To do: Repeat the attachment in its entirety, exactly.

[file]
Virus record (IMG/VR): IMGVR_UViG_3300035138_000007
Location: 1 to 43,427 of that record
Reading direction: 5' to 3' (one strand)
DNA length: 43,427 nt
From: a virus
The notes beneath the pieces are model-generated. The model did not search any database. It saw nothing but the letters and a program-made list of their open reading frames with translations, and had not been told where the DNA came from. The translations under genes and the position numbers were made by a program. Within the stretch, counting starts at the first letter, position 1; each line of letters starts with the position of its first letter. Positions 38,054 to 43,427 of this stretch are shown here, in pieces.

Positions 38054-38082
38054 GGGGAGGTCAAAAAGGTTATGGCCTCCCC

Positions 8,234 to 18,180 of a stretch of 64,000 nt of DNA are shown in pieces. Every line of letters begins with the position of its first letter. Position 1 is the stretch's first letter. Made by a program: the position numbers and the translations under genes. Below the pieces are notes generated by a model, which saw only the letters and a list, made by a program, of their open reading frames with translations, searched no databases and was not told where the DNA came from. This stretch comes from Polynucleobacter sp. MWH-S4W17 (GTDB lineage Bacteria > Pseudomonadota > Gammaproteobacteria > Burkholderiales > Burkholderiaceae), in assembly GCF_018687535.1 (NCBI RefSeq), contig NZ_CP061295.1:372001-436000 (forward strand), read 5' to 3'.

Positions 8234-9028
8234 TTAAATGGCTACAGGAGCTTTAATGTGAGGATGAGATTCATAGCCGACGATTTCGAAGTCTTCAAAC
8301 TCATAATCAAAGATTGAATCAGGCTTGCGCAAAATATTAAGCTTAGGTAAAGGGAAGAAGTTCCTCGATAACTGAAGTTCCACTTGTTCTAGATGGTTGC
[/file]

Virus record (IMG/VR): IMGVR_UViG_3300035138_000007
Location: 1 to 43,427 of that record
Reading direction: 5' to 3' (one strand)
DNA length: 43,427 nt
From: a virus
The notes beneath the pieces are model-generated. The model did not search any database. It saw nothing but the letters and a program-made list of their open reading frames with translations, and had not been told where the DNA came from. The translations under genes and the position numbers were made by a program. Within the stretch, counting starts at the first letter, position 1; each line of letters starts with the position of its first letter. Positions 38,054 to 43,427 of this stretch are shown here, in pieces.

Positions 38054-38082
38054 GGGGAGGTCAAAAAGGTTATGGCCTCCCC

Positions 8,234 to 18,180 of a stretch of 64,000 nt of DNA are shown in pieces. Every line of letters begins with the position of its first letter. Position 1 is the stretch's first letter. Made by a program: the position numbers and the translations under genes. Below the pieces are notes generated by a model, which saw only the letters and a list, made by a program, of their open reading frames with translations, searched no databases and was not told where the DNA came from. This stretch comes from Polynucleobacter sp. MWH-S4W17 (GTDB lineage Bacteria > Pseudomonadota > Gammaproteobacteria > Burkholderiales > Burkholderiaceae), in assembly GCF_018687535.1 (NCBI RefSeq), contig NZ_CP061295.1:372001-436000 (forward strand), read 5' to 3'.

Positions 8234-9028
8234 TTAAATGGCTACAGGAGCTTTAATGTGAGGATGAGATTCATAGCCGACGATTTCGAAGTCTTCAAAC
8301 TCATAATCAAAGATTGAATCAGGCTTGCGCAAAATATTAAGCTTAGGTAAAGGGAAGAAGTTCCTCGATAACTGAAGTTCCACTTGTTCTAGATGGTTGC